Rachel Morrison made history in 2017 as the first woman ever to be nominated for the cinematography Oscar for Dee Rees’ historical drama, “Mudbound.” The film, an adaptation of the novel by Hillary Jordan about neighboring families living in the Jim Crow South, came alive through Morrison’s distinctive lens, which rendered rural landscapes and hard-scrabble lives with earthiness and grit. Now, Morrison is in the awards season conversation once more for a film that’s quite literally a world away from her earlier work—director Ryan Coogler’s groundbreaking Marvel blockbuster, “Black Panther.”
Set in the glorious nation of Wakanda, the film sees Chadwick Boseman’s regal king T’Challa battle for the throne against his outsider cousin Killmonger (Michael B. Jordan). With its rich performances from an all-star ensemble cast (including Lupita Nyong’o, Danai Gurira, Daniel Kaluuya, Letitia Wright and Angela Bassett, among others) and its jaw-dropping technical artistry, “Black Panther” is on a path to amass accolades to match its massive box office take. Just last week, it became the first comic book movie ever to be nominated for best picture drama at the Golden Globes. It also was named one of the 10 best films of the year by the American Film Institute alongside acclaimed dramas including “BlackKklansman” and “If Beale Street Could Talk.”
Morrison, who previously collaborated with Coogler on his 2013 breakthrough “Fruitvale Station,” recently spoke to Backstage about making the leap to superhero cinema while retaining a focus on intimacy and performance.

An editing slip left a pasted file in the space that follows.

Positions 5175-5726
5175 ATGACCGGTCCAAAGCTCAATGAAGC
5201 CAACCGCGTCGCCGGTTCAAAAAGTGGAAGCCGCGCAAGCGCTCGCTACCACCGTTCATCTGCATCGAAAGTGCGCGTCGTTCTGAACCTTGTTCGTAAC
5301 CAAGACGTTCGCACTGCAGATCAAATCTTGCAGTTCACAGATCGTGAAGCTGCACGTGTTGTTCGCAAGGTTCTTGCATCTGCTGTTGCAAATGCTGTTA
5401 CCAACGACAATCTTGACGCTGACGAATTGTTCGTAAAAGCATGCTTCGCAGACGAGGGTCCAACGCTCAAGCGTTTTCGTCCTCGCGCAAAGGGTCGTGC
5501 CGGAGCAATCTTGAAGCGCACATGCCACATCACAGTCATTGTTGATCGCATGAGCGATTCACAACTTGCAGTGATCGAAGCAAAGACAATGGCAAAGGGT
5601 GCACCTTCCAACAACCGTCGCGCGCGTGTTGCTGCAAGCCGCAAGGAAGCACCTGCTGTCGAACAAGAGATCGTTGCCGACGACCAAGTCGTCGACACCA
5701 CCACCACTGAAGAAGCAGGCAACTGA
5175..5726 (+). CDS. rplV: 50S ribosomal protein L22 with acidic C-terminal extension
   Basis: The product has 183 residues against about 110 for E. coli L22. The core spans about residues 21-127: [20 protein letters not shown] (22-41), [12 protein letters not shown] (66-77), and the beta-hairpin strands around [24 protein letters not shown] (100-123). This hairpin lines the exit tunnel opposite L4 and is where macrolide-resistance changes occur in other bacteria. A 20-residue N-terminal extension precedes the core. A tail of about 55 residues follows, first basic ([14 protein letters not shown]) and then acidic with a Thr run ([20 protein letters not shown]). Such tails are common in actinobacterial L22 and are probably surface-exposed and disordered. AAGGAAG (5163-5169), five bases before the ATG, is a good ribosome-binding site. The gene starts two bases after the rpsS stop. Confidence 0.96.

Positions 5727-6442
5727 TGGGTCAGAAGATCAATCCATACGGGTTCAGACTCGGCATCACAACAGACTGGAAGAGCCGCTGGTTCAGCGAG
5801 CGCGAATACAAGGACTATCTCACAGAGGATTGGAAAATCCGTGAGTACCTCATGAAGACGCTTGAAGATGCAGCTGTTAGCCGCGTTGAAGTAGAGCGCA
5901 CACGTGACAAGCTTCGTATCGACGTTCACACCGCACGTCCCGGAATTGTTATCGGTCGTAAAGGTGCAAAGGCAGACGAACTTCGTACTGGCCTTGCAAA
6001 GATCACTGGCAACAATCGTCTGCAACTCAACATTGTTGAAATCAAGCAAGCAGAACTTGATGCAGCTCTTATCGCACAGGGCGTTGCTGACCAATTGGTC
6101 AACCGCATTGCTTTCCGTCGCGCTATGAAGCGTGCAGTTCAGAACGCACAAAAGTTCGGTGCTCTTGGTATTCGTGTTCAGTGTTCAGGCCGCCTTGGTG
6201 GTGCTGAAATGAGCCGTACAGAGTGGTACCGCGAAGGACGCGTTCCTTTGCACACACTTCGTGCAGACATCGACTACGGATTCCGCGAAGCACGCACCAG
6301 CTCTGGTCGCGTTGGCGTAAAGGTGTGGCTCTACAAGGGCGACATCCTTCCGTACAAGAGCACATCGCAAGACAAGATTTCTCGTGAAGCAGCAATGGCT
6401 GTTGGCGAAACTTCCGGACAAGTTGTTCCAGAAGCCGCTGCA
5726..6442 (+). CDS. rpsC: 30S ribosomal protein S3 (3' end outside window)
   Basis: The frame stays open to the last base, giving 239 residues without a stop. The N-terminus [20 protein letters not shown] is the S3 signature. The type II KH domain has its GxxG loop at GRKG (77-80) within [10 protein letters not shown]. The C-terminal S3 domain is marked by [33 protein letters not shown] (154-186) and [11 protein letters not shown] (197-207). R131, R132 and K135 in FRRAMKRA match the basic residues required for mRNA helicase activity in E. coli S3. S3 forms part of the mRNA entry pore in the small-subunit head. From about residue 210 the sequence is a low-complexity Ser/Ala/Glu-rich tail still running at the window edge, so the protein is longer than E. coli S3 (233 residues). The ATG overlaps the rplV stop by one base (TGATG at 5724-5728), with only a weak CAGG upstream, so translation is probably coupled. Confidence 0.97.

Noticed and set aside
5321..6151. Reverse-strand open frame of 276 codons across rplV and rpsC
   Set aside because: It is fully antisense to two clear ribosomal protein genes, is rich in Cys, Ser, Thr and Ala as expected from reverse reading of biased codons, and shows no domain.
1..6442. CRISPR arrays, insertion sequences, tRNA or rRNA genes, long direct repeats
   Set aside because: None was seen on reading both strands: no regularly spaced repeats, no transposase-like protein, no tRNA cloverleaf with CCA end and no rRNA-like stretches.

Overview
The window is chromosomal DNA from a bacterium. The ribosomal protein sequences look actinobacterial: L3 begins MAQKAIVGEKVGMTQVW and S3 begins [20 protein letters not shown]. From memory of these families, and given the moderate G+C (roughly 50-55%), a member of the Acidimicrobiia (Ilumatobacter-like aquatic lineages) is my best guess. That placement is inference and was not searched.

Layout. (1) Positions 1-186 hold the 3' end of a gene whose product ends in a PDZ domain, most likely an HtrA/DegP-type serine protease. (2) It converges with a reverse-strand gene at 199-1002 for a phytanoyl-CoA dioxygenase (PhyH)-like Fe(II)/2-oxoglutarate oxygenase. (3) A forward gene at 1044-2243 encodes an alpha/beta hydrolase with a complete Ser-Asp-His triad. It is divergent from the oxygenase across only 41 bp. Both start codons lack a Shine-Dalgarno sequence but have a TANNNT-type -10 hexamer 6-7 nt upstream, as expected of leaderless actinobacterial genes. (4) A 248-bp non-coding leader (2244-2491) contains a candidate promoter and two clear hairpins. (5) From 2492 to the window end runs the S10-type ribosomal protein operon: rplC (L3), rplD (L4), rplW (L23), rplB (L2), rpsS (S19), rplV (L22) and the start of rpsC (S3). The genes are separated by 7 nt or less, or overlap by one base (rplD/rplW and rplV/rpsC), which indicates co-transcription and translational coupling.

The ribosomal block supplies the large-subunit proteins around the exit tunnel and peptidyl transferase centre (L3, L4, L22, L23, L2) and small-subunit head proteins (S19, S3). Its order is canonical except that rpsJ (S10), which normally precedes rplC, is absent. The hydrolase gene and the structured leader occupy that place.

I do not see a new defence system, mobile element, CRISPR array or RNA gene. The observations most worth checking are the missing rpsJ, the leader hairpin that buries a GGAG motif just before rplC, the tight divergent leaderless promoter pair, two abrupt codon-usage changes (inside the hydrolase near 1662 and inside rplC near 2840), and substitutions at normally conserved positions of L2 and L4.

What conversations did you have with Ryan Coolger about establishing a signature look for the movie and for Wakanda?
For Wakanda, it’s a love letter to Africa. It’s a version of Africa that has never been colonized and there’s a futuristic element. At the end of the day, if it was a conversation between tech and tradition, tradition was going to win. I think Ryan really wanted to feel the traditional side almost above anything else. Then, [we talked about] placing it in a real space, which was super helpful for me. I would have a very hard time lighting something I had never experienced or understood, so the “Thor”-type movies where you’re floating through space and all that is a little less my jam. This is a fictional African country, but it’s still Africa. We could study what Africa looks like. The bigger design conversations [centered on questions like] how do we make something that is both epic but incredibly intimate? Usually, in these movies, the spectacle wins over everything. We really wanted the intimacy and humanity to win but still have a sense of scope and the feeling of a big movie.
READ: Bringing ‘Black Panther’ + Wakanda to Life Through Production Design
You traveled to South Africa to scout locations.
We did. We took puddle jumpers all over. That’s where we spent a lot of time on the ground. South Africa is amazing because it has a huge range of climates and flora and fauna. There are all these different microcosms.